The increase in private services-producing industries reflected increases in finance and insurance (led by Federal Reserve banks, credit intermediation, and related activities); health care and social assistance (led by ambulatory health care services); administrative and waste management services (led by administrative and support services); and professional, scientific and technical services.  These increases were partly offset by decreases in accommodation and food services (led by food services and drinking places); utilities; and educational services.

The decrease in the government sector reflected decreases in state and local government as well as federal government.

GDP for 2020

Real GDP decreased 3.5% in 2020 (from the 2019 annual level to the 2020 annual level), compared with an increase of 2.2% in 2019.

The decrease in real GDP in 2020 reflected decreases in PCE, exports, private inventory investment, nonresidential fixed investment, and state and local government that were partly offset by increases in federal government spending and residential fixed investment. Imports decreased.

The decrease in PCE in 2020 was more than accounted for by a decrease in services (led by food services and accommodations, health care, and recreation services).  The decrease in exports reflected decreases in both services (led by travel) and goods (mainly non-automotive capital goods).  The decrease in private inventory investment reflected widespread decreases led by retail trade (mainly motor vehicle dealers) and wholesale trade (mainly durable goods industries).  The decrease in nonresidential fixed investment reflected decreases in structures (led by mining exploration, shafts, and wells) and equipment (led by transportation equipment) that were partly offset by an increase in intellectual property products (more than accounted for by software). The decrease in state and local government spending reflected a decrease in consumption expenditures (led by compensation).

The increase in federal government spending in 2020 reflected an increase in nondefense consumption expenditures (led by an increase in purchases of intermediate services that supported the processing and administration of Paycheck Protection Program loan applications by banks on behalf of the federal government).  The increase in residential fixed investment primarily reflected increases in improvements as well as brokers’ commissions and other ownership transfer costs.

Real GDP by Industry for 2020

In 2020, private goods-producing industries decreased 2.7%, private services-producing industries decreased 3.9%, and government decreased 2.1%.  Overall, 16 of 22 industry groups contributed to the decrease in real GDP in 2020.

Within private goods-producing industries, the leading contributors to the decrease were durable goods manufacturing (led by other transportation equipment) and mining.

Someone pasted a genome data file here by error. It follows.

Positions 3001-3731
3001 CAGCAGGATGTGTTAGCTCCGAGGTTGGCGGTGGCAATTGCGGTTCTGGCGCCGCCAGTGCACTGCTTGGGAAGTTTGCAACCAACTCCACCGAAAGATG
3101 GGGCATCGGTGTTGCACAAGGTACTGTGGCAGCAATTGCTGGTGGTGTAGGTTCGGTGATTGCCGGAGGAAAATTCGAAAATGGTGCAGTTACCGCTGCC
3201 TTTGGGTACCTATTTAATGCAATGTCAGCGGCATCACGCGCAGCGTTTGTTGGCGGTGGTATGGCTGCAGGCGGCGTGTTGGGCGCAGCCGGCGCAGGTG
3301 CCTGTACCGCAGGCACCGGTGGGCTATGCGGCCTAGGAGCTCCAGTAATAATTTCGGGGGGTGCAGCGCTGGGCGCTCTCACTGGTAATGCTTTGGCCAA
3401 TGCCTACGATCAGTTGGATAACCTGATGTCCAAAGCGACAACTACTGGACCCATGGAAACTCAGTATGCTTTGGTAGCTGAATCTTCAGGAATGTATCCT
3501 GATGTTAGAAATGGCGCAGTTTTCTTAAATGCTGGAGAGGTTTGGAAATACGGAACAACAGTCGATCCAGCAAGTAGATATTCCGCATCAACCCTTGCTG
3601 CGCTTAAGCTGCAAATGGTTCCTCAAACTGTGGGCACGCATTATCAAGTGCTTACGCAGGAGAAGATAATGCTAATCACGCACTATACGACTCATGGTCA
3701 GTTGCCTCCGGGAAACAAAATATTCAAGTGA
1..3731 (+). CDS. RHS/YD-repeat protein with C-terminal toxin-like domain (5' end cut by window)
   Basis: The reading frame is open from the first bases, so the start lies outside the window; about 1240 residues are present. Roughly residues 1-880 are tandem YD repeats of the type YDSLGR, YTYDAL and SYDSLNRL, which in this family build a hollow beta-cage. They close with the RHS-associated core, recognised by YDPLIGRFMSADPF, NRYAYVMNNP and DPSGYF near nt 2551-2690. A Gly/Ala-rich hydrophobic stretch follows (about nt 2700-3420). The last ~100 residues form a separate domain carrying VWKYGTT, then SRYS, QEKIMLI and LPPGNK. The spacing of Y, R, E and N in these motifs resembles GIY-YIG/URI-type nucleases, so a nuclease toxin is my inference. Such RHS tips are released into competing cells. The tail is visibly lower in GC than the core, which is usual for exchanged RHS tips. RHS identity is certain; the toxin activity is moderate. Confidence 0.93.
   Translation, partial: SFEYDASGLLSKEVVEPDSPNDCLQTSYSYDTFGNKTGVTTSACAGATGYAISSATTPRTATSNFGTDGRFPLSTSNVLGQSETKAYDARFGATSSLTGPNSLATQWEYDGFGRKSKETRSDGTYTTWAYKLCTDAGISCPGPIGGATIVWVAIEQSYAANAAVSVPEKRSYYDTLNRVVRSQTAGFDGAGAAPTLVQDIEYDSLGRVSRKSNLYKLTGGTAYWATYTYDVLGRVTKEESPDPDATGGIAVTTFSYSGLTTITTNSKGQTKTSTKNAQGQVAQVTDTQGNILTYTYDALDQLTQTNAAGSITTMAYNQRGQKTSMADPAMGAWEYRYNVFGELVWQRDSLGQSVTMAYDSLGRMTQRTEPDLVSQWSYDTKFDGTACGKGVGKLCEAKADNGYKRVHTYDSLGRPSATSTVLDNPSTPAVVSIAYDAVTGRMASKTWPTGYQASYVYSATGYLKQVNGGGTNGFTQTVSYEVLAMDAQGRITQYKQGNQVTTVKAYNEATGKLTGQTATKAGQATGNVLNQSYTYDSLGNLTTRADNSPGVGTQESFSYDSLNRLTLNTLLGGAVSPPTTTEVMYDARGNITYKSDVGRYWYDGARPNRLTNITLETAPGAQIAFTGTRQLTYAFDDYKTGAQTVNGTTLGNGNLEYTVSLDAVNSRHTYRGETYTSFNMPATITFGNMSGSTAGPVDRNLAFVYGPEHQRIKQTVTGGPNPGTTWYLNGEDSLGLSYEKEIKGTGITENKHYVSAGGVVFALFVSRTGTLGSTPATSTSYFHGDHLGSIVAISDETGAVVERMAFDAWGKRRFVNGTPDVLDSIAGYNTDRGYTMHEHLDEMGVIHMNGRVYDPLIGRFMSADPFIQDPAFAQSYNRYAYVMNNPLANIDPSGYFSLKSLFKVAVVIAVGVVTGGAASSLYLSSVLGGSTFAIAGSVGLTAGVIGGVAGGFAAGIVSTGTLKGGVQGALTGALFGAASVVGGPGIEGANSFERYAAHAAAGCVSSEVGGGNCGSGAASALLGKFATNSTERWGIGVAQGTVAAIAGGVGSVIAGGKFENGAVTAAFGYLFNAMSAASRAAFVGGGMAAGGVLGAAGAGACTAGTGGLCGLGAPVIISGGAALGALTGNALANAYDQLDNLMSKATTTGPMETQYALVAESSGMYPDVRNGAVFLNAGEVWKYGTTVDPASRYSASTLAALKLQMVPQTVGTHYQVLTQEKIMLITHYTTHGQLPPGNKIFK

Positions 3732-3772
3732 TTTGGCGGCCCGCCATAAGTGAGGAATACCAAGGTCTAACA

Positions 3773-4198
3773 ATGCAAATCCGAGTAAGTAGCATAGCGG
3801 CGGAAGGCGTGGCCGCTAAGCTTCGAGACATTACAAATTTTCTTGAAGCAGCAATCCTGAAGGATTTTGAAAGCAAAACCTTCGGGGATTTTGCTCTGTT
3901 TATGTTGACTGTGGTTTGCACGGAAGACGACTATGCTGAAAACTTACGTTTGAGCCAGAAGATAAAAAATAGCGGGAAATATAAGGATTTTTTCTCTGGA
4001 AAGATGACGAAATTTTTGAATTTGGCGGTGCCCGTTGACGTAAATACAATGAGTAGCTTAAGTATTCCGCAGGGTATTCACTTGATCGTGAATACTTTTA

Decreases within the private services-producing industries were widespread; the leading contributors to the decrease were accommodation and food services (led by food services and drinking places); arts, entertainment, and recreation; health care and social assistance (led by ambulatory health care services); and transportation and warehousing.  Partly offsetting these decreases were increases in information (mainly data processing, internet publishing, and other information services) and in finance and insurance (mainly Federal Reserve banks, credit intermediation, and related activities).

The decrease in government reflected a decrease in state and local government that was partly offset by an increase in federal government.

Real gross output in 2020decreased 3.3%.  Private goods-producing industries decreased 2.7%, private services-producing industries decreased 3.9%, and government decreased 0.7%.  Overall, 16 of 22 industry groups contributed to the decrease in real gross output.

*          *          *

Next release, April 29, 2021 at 8:30 A.M. EDT
Gross Domestic Product, First Quarter 2021


‘Unemployment’ is an emotional ‘trigger’ word…a ‘third rail’, if you will.  It conjures up negative thoughts.  But it is important to realize that, while we want everyone who wants a job to have the opportunity to work, unemployment can never be zero and, in fact, can be disruptive to an economy if it gets too close to zero.  Very low unemployment can actually hurt the economy by creating an upward pressure on wages which invariably leads to higher production costs and prices.  This can lead to inflation.  The lowest the unemployment rate has been in the US was 2.5%.  That was in May and June 1953 when the economy overheated due to the Korean War.  When this bubble burst, it kicked off the Recession of 1953.  A healthy economy will always include some percentage of unemployment.

There are five main sources of unemployment:

1.  Cyclical (or demand-deficient) unemployment – This type of unemployment fluctuates with the business cycle.  It rises during a recession and falls during the subsequent recovery.  Workers who are most affected by this type of unemployment are laid off during a recession when production volumes fall, and companies use lay-offs as the easiest way to reduce costs.  These workers are usually rehired, some months later, when the economy improves.